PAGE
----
(Adds unhappy Canadian reaction, paragraphs 6-7)
By David Dolan
May 7, ISTANBUL (Reuters) - Canada risks getting left behind in a 12-nation Pacific trade deal because it has been reluctant to negotiate opening its markets, U.S. Agriculture Secretary Tom Vilsack said on Thursday.
Vilsack also told Reuters that longstanding disagreements with Japan over rice exports would not threaten the Trans-Pacific Partnership (TPP) and that the United States and Japan were working toward a compromise.
Canada, like Japan, has been reluctant to put down a final offer in the talks, over concern U.S. lawmakers could pick apart agreements afterwards. Canada remains keen to shield its dairy industry.
Ottawa has so far not put forth a “reasonable offer,” Vilsack said in an interview in Istanbul ahead of a G20 meeting of agriculture ministers.
“We are rapidly concluding negotiations with most of the other countries, and in a sense we really haven’t started much of negotiation with Canada,” he said. “You wonder whether there is sufficient time to complete that negotiation”.
The comments irritated Canada’s Trade Minister Ed Fast, who told Reuters in Ottawa that “if Secretary Vilsack wants to negotiate through the media, that’s up to him.”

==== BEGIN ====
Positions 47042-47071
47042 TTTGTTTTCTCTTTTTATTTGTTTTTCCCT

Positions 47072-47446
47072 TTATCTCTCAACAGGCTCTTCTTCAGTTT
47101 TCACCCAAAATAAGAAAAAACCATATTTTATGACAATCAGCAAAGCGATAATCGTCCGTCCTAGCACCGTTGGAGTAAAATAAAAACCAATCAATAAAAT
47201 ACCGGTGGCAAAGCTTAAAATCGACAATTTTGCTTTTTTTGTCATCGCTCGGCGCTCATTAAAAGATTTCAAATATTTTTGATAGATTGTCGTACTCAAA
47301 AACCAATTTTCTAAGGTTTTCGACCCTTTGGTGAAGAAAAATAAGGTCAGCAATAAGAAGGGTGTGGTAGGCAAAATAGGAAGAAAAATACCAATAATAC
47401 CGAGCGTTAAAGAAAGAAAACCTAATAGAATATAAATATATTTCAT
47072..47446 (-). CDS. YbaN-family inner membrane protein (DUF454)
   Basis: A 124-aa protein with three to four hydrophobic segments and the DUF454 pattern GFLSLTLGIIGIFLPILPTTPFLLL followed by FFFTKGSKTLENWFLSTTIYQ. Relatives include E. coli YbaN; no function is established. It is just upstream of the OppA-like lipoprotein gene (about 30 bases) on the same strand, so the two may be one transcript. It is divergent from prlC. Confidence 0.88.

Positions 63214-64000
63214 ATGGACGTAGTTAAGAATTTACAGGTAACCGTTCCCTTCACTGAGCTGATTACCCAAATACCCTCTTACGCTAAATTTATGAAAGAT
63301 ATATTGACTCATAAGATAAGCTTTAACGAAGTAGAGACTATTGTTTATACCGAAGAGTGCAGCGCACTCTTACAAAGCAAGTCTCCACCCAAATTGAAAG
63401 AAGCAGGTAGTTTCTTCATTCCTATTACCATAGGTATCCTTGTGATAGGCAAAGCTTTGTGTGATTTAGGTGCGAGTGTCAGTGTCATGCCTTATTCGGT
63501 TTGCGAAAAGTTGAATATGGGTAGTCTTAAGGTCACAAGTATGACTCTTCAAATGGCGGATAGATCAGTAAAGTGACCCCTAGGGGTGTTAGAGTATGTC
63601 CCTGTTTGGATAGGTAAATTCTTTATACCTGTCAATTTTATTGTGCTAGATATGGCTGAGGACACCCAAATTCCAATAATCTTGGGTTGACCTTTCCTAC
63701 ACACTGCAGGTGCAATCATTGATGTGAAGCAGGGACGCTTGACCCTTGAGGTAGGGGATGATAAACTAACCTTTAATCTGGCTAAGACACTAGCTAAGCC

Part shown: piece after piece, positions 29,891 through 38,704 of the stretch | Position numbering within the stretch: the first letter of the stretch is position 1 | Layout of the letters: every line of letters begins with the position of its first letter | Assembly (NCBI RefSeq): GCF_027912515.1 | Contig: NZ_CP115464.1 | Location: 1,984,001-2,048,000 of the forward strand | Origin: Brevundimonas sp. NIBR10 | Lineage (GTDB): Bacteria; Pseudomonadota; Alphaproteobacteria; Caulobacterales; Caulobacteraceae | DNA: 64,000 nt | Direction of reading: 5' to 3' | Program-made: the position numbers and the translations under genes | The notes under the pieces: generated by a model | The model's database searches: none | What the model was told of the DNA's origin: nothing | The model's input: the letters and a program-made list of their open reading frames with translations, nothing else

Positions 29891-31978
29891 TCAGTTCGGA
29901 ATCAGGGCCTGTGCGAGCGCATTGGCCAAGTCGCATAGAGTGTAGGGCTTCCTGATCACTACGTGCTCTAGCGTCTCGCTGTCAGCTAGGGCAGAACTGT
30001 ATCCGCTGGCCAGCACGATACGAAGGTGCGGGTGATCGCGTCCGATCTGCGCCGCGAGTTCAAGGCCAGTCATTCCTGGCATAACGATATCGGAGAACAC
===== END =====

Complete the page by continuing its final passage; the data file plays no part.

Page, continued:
A visibly unhappy Fast added: “We’re going to negotiate an agreement that is in Canada’s best interests. That’s all I have to say.”
The TPP has been an important part of U.S. President Barack Obama’s strategic shift towards Asia. He has described the pact, which economists estimate could add nearly $78 billion a year to U.S. economic output, as the most progressive trade agreement in American history. He is due to make a high-profile pitch for the deal on Friday.
Japan has said proposed U.S. “fast track” legislation, which would speed trade deals through Congress by restricting lawmakers to a yes-or-no vote without amendments, is essential. So far, Senate Republicans are largely expected to back the fast-track bill, while Obama attempts to woo Democrats nervous about potential job losses.
Rice is also an issue for Japan but one that is not insurmountable, Vilsack said.
“I don’t think you are going to see us say, ‘You know what, we’re not going to do TPP because we can’t get exactly what we want on rice,'” he said.
“There’s that medium point and I think the folks have been working really hard to get to that point now.” (Additional reporting by David Ljunggren in Ottawa; Editing by Andrew Heavens and Ted Botha)